T4: PLanning 
I’m doing a lot better with timings (my target for last week). Have nearly halved my expected content and this seems ot be more accurate, and now I’m really enjoying having the time to do meaningful plenaries (I’ll unpack this more in my weekly lesson observation on the uni blog later). I’m also not indicating in the pla which bits of the lesson plan can be cut or shrunk, depending on the comprehension time needed by pupils- becasue this is harder to predict, but if there’s one thing I’ve learned, it’s take the time to make sure the class gets it before moving on. O know this seems obvious – but it’s great when you see the product of that ‘click’ moment in their produced work. And a tiny bit soul destroying when the semi colon you’ve  imaginatively and creatively taught, is spotted in an exercise book subdividing a single independent clause. Noooooooo!

OK. More lesson plans to do. Trained on using the camera this week at school too, to get footage for my TTT2 but it;s totally booked up, forever. Need a plan B. Think the Uni might have some cameras…

w/c 12 Nov: Weekly Reflection: Wise Words from Mz Wintour

“It’s always about timing” she said.
If it’s too soon, no one understands. If it’s too late, everyone’s forgotten.”

This week I’ll be focussing on Standard T4 – Effective Planning,with an emphasis on TIMING. With 100m lesson cycles, you wouldn’t imagine this to be a problem, but the ideal lesson plan follows a double learning loop, which, coupled with extensive SOWS, has left me prising in my plenaries with seconds to spare. I’m aiming to talk less, cut out unnecessary class feedback (i.e after every activity, they don;t actually need to respond back to the front, if Ive circulated and dealt with misconceptions etc) and be more ruthless about how much of the SOW lesson plans I try and teach – and also to what level – a lot of things I’ve pitched prohibitively too high, and need to work on ways to chunk learning in a staggered approach toward the difficult concepts.

My week B is also much heavier, with A Level and Y10 classes too (I team-teach the Y10 class and assist with A Level, although the teacher has suggested I try my hand at some parts of the lesson.) So my holistic timing was out of line too – lessons are still taking me a long time to develop, so I had some crazy late nights toward the end. Multiple music practices for a wedding this weekend didn’t help either, and my poor voice has taken a battering that even Voula-cises and Vocalzone couldn’t  really help with. Still, the more time I get under my belt, the better I’m getting.

Classroom Management (T7)
Feedback on last weeks focus is really positive though – and I got ‘outstanding’ feedback on my year 9 class! Was so so so delighted, as a lot of my effort last week went into working with the class teacher to develop strategies for managing the class, played it a lot stricter and stronger without loosing rapport with the class, who were much more attentive and progressed really well during my lessons with them this week. Even handled a repeatedly aggressive and argumentative pupil on report without faltering, and it’s boosted my confidence lots.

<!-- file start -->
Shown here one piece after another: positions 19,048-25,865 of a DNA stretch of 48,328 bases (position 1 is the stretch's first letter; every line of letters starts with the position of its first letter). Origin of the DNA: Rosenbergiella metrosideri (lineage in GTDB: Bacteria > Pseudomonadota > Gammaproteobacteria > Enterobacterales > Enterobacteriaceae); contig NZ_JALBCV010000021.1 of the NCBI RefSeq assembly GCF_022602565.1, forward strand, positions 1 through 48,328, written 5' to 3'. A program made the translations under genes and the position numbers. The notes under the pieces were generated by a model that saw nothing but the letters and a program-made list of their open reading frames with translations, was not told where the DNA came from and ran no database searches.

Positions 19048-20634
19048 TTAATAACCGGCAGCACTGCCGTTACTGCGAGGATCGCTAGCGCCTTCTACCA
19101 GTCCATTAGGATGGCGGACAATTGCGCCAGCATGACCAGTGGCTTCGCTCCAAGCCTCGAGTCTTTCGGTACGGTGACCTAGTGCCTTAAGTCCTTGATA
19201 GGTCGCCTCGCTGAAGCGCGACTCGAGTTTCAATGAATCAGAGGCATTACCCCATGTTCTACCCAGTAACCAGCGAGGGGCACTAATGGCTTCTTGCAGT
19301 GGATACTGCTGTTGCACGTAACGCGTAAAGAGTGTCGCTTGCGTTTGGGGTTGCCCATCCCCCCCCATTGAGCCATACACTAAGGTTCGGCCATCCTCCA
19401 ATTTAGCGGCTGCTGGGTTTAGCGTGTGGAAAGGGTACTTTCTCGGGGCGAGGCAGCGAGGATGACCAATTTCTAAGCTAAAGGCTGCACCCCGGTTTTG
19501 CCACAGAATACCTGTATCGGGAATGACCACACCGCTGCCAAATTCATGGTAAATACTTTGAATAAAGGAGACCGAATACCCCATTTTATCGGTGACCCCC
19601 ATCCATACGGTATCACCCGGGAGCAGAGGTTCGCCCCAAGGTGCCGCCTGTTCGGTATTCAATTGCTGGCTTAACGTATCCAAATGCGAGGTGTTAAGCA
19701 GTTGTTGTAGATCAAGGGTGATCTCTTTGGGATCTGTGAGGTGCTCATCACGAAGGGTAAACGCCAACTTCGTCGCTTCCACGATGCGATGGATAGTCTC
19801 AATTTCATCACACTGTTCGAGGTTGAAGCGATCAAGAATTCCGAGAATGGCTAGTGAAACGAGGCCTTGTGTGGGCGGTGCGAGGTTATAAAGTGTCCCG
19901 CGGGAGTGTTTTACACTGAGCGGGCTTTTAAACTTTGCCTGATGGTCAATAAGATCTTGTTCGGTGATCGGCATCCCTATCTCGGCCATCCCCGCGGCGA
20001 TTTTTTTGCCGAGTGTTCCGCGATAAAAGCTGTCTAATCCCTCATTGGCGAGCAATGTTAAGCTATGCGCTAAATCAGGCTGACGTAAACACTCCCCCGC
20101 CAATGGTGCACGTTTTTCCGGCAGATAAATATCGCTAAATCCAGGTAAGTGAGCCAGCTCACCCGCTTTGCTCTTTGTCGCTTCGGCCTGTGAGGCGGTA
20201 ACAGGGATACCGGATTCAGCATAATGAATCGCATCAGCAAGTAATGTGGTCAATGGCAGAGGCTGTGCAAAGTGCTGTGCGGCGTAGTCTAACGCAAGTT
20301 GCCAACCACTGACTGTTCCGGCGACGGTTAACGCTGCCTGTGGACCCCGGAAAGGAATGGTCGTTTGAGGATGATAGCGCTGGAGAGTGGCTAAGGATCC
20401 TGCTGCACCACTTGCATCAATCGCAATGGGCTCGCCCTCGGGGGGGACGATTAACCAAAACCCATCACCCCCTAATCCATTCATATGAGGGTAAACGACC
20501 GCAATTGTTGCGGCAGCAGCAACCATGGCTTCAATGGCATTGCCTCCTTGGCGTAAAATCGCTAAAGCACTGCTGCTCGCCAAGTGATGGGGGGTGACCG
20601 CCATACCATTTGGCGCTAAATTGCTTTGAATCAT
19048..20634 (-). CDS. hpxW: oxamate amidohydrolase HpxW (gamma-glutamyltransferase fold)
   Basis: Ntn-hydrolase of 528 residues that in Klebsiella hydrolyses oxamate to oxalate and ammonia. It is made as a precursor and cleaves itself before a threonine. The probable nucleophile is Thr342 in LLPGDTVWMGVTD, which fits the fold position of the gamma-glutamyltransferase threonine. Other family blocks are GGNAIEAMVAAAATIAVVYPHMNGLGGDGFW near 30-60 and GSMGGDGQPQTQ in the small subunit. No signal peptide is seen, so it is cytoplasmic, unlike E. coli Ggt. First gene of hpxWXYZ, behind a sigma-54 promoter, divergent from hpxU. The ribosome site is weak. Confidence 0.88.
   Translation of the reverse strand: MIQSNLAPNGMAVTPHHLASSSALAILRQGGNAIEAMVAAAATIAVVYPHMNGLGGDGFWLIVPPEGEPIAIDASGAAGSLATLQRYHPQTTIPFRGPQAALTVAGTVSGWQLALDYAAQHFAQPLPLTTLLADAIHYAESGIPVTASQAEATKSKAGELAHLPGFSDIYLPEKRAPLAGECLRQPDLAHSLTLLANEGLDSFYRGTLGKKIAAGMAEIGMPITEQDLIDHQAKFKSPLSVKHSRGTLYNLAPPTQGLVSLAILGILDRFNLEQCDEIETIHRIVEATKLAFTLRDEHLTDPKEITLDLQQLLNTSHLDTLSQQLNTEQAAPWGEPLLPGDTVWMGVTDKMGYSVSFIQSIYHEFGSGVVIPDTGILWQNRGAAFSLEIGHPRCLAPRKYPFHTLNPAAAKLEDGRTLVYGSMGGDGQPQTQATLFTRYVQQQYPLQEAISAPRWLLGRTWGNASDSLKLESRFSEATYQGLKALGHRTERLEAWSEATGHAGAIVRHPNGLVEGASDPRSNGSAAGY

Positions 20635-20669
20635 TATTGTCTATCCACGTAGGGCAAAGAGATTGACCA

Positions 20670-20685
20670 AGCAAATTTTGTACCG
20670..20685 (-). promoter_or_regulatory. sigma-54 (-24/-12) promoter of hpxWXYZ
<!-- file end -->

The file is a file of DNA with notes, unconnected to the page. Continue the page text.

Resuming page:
Pupil Progression (T2)
Moreover, its enabled me to plan for their progression, which has been on my mind a lot since my recent training gave me access to their statistics. Each pupil is supposed to make 3 levels of progress this year, but every one of them is already behind their targets from year 8.

I came up with these target cards (based on last lesson, where we determined what these were using the AF grids), which I also use to determine seating for the lesson. They remind pupils of simple ways they can progress, and I’m working on some sort of sticker on card system for their little victories.

Assessment (T6)
I also marked my first batch of assessed PEE work, which will be used to set year 7 levels thus far. Took ages, but feel like I got to grips with it by the end. Marking the end product has also really developed my understanding of the process of TEACHING it. That might sound obvious, but I’ll be able now to work out what level of output I’m looking for, look at the AF descriptor, and design tasks and teaching toward this.

I really put  a lot of thought into the targets for each pupil too, which I’m now aware of and can again, tailor my teaching toward individuals. I’m contemplating setting different homework depending on their targets too. As it’s a shared class, it;s a while until I see them again, so really hoping my ideas on helping the class respond to my feedback are still pertinent.

Right. Must sleep before  it all starts again tomorrow…

Indiana: bread, butter and brûlée

So much to say! Here goes…

If I could summarise the week in three words they would be…


Let’s break it down…

I have a place for EVERYTHING. Which is at right angles to everything ELSE. However teaching is stretching even my abilities to be in the right place, time with the right kit and right kids.